• Welcome
     Early World Map
    Studying history means to explore what it is to be human and living in society.  By studying history you are really studying human development, growth and change over a period of time.  Having this information in your “back pocket” will allow you to better understand what it means to be human and to be living in the world today.

    I will not ask you to memorize dates, battles, kings or queens (although some names are unforgettable).  It will, however, be essential to understand and analyze an assortment of perspectives that make up the history of the world and discuss how these different viewpoints affect our lives today. 

    Class Expectations:

    • Come to class on time.
    • Have a World History binder (1 1/2 inch) lined paper, and three dividers (homework, notes, and returned work) for your binder.
    • Maintain an assignment book (electronic or paper).
    • Have a writing utensil.
    • Have and maintain a binder with important assignments and due dates. 
    • Have your textbook covered and available in the classroom.
    • Have all necessary handouts and/or your assignments that are due.
    • Communicate when you have a question or concern about class. 
    • Most importantly, be prepared to learn, listen and actively participate.  Please get a drink, chat with friends, or go to the bathroom prior to entering class.

    You can expect that I will:

    • Be on time to class.
    • Be prepared to teach each day.
    • Assign reasonable and clear assignments with specific expectations for each task.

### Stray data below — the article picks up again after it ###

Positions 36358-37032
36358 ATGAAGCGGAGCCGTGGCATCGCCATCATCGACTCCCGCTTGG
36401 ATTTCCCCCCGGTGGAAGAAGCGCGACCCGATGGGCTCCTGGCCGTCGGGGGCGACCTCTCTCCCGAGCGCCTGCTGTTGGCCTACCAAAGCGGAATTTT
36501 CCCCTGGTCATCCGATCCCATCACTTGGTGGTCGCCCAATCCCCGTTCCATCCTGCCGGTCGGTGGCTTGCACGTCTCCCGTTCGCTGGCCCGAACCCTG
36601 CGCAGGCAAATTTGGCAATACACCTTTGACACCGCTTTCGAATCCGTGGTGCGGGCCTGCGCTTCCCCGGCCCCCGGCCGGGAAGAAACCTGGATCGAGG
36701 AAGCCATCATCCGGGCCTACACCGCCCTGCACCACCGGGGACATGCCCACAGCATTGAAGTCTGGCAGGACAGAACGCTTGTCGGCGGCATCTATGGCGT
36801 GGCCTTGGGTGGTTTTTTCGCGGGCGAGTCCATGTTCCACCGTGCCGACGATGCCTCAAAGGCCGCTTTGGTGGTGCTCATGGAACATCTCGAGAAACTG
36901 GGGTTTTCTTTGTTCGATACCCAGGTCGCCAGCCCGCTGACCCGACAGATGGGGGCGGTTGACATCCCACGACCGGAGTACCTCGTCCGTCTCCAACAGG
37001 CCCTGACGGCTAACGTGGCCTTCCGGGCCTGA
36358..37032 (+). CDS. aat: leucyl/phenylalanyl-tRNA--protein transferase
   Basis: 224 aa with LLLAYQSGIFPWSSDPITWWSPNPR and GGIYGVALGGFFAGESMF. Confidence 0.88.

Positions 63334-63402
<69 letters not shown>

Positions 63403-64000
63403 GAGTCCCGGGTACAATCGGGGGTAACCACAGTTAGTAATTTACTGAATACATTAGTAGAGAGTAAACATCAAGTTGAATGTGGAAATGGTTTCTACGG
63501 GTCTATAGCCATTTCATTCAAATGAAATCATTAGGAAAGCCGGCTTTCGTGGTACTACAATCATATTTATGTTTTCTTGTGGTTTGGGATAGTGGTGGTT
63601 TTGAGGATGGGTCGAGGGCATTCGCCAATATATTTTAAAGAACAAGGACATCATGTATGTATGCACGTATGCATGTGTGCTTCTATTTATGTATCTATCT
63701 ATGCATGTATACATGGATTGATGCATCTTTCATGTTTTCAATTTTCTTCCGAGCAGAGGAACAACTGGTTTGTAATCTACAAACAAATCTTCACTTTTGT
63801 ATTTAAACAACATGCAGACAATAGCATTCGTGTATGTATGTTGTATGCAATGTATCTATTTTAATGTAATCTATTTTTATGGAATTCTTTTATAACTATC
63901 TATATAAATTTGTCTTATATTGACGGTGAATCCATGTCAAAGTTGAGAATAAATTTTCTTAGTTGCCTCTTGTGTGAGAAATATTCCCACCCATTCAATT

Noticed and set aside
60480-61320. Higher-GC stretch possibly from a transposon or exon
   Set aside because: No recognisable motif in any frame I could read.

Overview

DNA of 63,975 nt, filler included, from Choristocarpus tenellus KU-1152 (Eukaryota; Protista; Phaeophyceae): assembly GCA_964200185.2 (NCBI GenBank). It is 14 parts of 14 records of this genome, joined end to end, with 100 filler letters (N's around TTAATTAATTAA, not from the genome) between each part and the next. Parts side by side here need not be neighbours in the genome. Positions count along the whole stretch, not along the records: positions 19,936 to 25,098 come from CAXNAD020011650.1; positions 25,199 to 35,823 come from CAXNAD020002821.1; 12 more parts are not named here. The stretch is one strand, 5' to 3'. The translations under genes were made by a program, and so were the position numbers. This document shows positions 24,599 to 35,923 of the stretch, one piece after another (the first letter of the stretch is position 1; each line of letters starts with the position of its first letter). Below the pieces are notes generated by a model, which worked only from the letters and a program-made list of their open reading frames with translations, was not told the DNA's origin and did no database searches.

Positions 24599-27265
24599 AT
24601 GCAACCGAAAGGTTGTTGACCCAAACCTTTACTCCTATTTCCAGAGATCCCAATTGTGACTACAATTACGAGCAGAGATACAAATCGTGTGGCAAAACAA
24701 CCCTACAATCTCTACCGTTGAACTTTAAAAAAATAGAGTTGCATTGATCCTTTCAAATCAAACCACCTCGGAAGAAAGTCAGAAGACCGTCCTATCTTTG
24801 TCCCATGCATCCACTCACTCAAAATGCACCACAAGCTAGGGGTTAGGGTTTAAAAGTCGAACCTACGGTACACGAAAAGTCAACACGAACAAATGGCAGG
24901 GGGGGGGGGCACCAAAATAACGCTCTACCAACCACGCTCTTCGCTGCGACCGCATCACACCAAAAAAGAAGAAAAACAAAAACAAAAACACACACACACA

• Check my email:  tmartin@acsdvt.org every day.
    • Be willing to meet with you and discuss anything concerning this class during a free block, flex time, lunch, or after school.  I am here to help and enhance your learning experience in this class and at MUHS.
    • Maintain a google classroom site  for this class.

    Class Norms: 

    It is essential that everyone must be able to learn at all times.  We must:

    • Be present and mindful. You are an important part of this classroom community.  Attending class will not only be essential for your own learning and success in the course, but will enrich the experiences of your classmates as well. 
    • Respect the learning of peers by monitoring your participation, welcoming a diverse range of perspectives, being an active listener and silencing cell phones.
    • Be prepared and engaged. Nightly readings and assignments will make the most out of the discussion the following day.
    • Sensitivity and respect:  As an individual and member of this academic community, I am strongly committed to sensitivity concerning gender, race, age, religion, sexual orientation, gender identity, and disability.  Should you feel embarrassed or hurt by any sexist, racist, or otherwise offensive remarks or behavior by an instructor, guest speaker, or student in this class, please bring it to my attention.